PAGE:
Bangko Sentral seen keeping rates unchanged
Strong economic growth, benign inflationBy Doris C. Dumlao
Philippine Daily Inquirer
Global investment bank JP Morgan sees the Bangko Sentral ng Pilipinas keeping its monetary settings steady following the stronger-than-expected second quarter growth of the Philippine economy.
JP Morgan also expects the country’s gross domestic product (GDP) growth to ease in the second half of the year to a level that will still allow the country to post an above-trend growth rate of 7.1 percent for the whole year.
“GDP growth in the Philippines has surprised on the upside for most of the last year and a half. In 2012, most of the upside surprise came from fixed investments while this year, it came from government spending,” JP Morgan economist Matt Hildebrandt said in a research note dated Aug. 29.
“We expect spending in both components to continue to grow but the pace will likely moderate. Thus, unless exports or private consumption provide boosts, we expect growth to moderate from the above potential 7.6 percent average pace in the first quarter to a more trend-like average of 5.3 percent in the second half,” Hildebrandt said.
With government spending and fixed income investment likely to contribute less in the second semester, Hildebrandt said overall growth would likely cool but the economy could still expand by 7.1 percent for the whole year to beat the 6.8 percent posted last year.
“With growth still strong and inflation benign, we see no reason for the BSP to change its policy rate the rest of the year,” he said.
“At the same time, with capital flowing out right now and sterilization costs less of an issue following the cuts in SDA (special deposit account) rates earlier this year, there is no immediate need to adjust the SDA rate either,” he added.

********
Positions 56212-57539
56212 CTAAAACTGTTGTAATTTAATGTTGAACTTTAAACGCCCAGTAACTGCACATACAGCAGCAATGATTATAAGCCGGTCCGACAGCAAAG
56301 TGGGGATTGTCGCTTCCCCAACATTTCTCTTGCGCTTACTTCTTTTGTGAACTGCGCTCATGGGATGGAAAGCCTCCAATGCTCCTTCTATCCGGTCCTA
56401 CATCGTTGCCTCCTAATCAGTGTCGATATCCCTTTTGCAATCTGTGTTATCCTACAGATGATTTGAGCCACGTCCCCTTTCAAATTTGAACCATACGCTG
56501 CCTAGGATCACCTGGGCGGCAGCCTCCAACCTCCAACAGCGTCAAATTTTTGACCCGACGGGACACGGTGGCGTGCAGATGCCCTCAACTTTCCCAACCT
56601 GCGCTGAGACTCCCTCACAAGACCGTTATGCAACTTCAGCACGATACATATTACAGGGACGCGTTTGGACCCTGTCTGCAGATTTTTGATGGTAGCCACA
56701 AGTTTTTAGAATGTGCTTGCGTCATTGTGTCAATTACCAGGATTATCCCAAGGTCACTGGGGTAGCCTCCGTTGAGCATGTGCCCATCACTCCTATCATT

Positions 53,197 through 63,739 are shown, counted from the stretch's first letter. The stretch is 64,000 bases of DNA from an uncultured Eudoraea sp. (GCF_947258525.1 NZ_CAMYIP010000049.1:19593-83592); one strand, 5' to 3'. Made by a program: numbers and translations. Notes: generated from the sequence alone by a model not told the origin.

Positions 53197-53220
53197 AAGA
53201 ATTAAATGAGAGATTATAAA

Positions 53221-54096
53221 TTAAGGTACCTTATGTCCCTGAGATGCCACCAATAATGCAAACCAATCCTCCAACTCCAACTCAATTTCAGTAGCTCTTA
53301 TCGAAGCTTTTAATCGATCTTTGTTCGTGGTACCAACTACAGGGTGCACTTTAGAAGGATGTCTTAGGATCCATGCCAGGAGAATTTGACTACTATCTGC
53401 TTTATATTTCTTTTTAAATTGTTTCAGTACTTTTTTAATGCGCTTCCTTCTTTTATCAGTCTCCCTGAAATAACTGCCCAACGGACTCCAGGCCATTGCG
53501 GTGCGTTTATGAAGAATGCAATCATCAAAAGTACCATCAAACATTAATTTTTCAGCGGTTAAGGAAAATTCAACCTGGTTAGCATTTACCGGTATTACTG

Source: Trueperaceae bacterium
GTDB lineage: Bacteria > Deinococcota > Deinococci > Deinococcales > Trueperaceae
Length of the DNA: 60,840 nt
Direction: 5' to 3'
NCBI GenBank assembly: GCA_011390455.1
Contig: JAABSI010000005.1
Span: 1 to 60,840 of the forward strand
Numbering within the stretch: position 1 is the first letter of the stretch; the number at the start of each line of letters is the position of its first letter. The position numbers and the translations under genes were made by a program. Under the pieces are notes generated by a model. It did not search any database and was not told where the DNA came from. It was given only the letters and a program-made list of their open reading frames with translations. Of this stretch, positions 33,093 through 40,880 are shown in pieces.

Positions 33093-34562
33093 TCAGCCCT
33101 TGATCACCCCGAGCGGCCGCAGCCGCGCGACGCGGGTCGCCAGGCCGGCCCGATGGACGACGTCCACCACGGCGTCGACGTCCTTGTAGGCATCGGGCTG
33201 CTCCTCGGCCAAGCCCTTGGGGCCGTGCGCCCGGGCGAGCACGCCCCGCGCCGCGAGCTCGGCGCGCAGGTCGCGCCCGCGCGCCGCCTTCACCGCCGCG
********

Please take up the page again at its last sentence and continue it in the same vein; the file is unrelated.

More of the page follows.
The next policy rate setting of the BSP is on Sept. 12. The BSP has slashed the rate on SDA—the mechanism through which it borrows from the broader market—by 150 basis points earlier this year but kept all key rates unchanged in recent meetings.
For the first quarter, the economy expanded by 7.5 percent, the fastest in Southeast Asia. This rate also beat JP Morgan’s outlook of 7.3 percent for the period.
Similar to the first quarter, the JP Morgan research note said domestic demand had driven growth in the second quarter while external demand was a drag.
He said the country’s second quarter growth profile looked similar to the first quarter, with government spending posting strong growth for a second straight quarter and private consumption rising at the same pace as the previous quarters.
Government spending in the second quarter was up by 25 percent quarter-on-quarter based on seasonally adjusted annual rate versus 29.9 percent in the first quarter, he noted. Private consumption, which accounts for some 70 percent of the GDP, rose by 4.7 percent.
Exports were down by 8.7 percent compared to the 20.3 percent decline in the first quarter while imports fell by a modest 0.8 percent versus a larger 12.3 percent fall in the first quarter. As a result, the drag from net trade moderated, the economist said.
“The only big difference was fixed investment, which after surging by 95.8 percent in the first quarter, showed payback in second quarter by shrinking 33.1 percent. This series tends to be volatile so we are not reading too much into the choppiness,” Hildebrandt said.